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Pop-up Experience Brings RFID Solution to Stores
The system, from The Lion'esque Group spinoff Field Test, tracks the movement of customer traffic and enables shoppers to create wish lists of products they see in a temporary environment.
Throughout the years, The Lion'esque Group has seen the growth of pop-up-style storefronts at which brands seeking permanent spaces for storefronts conduct a shorter-term event in which they can sample the market while bringing their products to customers in a physical site. What started as very short events spanning a few weeks or a month has evolved to three- to six-month deployments, Gonzalez says, and the number of installations is increasing. The Lion'esque Group produced 21 such stores last year, a quarter of which transitioned permanently to the same site they used for the pop-up.
An important aspect of these deployments is the use of technology to understand the number of customers the stores attract, as well as purchases. The Lion'esque Group's customers have used very simple systems of motion detection that count the individuals entering the store (that number could be compared against sales data), as well as much more complex—and high-cost—solutions that could include cameras, motion sensors and RFID.
What Gonzalez envisioned was an automated system that could be more holistic, capturing data regarding traffic movement throughout the store, as well as enabling customers to collect information about what they viewed. She sought to develop a system that would be easy to deploy at a temporary site. To that end, Gonzalez formed Field Test and partnered with Impinj and d4c to create a system that, she says, helps to enable a shopping experience for customers—similar to the experience of online shopping. With the resultant RFID system, she reports, customers can create a history of what they view, while retailers and brands can view what kind of interest each product generates.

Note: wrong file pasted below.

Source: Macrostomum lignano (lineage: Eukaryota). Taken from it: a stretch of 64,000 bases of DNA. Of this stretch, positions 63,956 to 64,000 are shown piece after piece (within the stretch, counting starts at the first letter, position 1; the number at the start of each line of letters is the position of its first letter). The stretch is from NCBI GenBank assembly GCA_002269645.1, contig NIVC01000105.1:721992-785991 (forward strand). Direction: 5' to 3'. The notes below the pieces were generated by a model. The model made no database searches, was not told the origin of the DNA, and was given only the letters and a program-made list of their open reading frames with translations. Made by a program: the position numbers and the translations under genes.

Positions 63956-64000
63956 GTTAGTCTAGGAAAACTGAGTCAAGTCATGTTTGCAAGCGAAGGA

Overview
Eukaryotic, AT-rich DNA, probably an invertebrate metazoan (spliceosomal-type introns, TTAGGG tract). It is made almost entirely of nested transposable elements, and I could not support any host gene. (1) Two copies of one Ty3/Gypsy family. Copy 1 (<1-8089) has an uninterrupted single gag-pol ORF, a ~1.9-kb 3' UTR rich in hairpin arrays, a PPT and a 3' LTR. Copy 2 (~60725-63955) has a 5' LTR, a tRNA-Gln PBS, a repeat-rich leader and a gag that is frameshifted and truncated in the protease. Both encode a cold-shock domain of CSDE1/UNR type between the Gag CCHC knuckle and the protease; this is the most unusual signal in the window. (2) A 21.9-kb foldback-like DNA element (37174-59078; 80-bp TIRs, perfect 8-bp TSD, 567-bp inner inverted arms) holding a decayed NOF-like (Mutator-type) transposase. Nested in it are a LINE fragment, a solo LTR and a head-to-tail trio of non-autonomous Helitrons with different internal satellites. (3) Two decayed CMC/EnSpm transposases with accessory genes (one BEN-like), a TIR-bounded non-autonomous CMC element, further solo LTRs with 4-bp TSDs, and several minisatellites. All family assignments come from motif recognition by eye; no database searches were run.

"To me, it's like adding another layer to make a partnership [with brands and retailers] more successful," says Gonzalez. Companies could use the acquired data to better understand how many shoppers visit, whether or not they make purchases, and the times and days of greatest traffic. Ultimately, such information could help them to better strategize how and where they sell the products.
The store, located at Water Tower Place, will feature 11 brands selling a variety of furnishings in a home environment that includes living and dining areas, as well as a study, a bedroom and a bar. The Lion'esque Group will offer keys (at launch, 800 such keys will be available) with embedded Impinj Monza R6 chips. Each key's chip will have a unique ID encoded on it. When a customer arrives at the store, he or she will take a key that will not be linked to that shopper's identity. The store will contain multiple zones based on reads from an Impinj xSpan reader. An Impinj Speedway Revolution reader and two antennas will be used in the key bar.
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